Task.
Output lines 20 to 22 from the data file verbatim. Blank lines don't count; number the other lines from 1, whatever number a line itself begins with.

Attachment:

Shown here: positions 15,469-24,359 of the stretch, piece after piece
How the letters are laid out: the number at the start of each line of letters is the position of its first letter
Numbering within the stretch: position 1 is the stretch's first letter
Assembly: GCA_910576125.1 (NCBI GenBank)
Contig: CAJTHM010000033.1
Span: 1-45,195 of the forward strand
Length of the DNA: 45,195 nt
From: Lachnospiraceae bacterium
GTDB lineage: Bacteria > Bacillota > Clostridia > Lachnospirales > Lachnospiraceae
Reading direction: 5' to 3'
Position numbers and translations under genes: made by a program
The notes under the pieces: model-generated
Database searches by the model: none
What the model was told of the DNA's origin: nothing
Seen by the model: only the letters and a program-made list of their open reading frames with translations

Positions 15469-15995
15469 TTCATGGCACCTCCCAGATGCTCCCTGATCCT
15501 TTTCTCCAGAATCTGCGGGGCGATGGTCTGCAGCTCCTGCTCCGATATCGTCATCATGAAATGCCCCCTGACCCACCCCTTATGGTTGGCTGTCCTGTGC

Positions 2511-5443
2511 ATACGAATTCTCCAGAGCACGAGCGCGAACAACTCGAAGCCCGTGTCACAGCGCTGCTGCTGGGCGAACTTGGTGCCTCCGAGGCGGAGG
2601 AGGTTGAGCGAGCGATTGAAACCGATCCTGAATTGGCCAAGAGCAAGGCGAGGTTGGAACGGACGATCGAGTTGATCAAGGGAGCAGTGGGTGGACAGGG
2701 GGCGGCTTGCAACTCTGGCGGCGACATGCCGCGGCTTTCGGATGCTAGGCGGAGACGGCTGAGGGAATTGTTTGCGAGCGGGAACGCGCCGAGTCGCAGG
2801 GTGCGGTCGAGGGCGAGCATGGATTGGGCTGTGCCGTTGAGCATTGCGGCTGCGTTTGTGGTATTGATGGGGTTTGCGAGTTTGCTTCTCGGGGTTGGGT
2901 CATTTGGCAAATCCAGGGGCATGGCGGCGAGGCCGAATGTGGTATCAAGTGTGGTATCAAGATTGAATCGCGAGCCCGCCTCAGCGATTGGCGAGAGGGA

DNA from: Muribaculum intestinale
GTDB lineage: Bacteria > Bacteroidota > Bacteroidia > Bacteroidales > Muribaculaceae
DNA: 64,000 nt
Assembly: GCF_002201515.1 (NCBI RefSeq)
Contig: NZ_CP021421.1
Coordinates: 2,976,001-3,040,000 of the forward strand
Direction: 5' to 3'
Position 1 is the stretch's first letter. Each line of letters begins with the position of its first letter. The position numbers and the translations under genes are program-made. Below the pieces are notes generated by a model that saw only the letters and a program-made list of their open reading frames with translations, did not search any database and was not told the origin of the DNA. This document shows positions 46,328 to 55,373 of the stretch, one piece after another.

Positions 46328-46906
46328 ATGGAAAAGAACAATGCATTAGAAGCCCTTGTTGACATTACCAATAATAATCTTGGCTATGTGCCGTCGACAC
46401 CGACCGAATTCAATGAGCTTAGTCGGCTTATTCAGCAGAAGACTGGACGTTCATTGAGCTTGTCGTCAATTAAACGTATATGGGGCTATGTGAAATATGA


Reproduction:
2511 ATACGAATTCTCCAGAGCACGAGCGCGAACAACTCGAAGCCCGTGTCACAGCGCTGCTGCTGGGCGAACTTGGTGCCTCCGAGGCGGAGG
2601 AGGTTGAGCGAGCGATTGAAACCGATCCTGAATTGGCCAAGAGCAAGGCGAGGTTGGAACGGACGATCGAGTTGATCAAGGGAGCAGTGGGTGGACAGGG
2701 GGCGGCTTGCAACTCTGGCGGCGACATGCCGCGGCTTTCGGATGCTAGGCGGAGACGGCTGAGGGAATTGTTTGCGAGCGGGAACGCGCCGAGTCGCAGG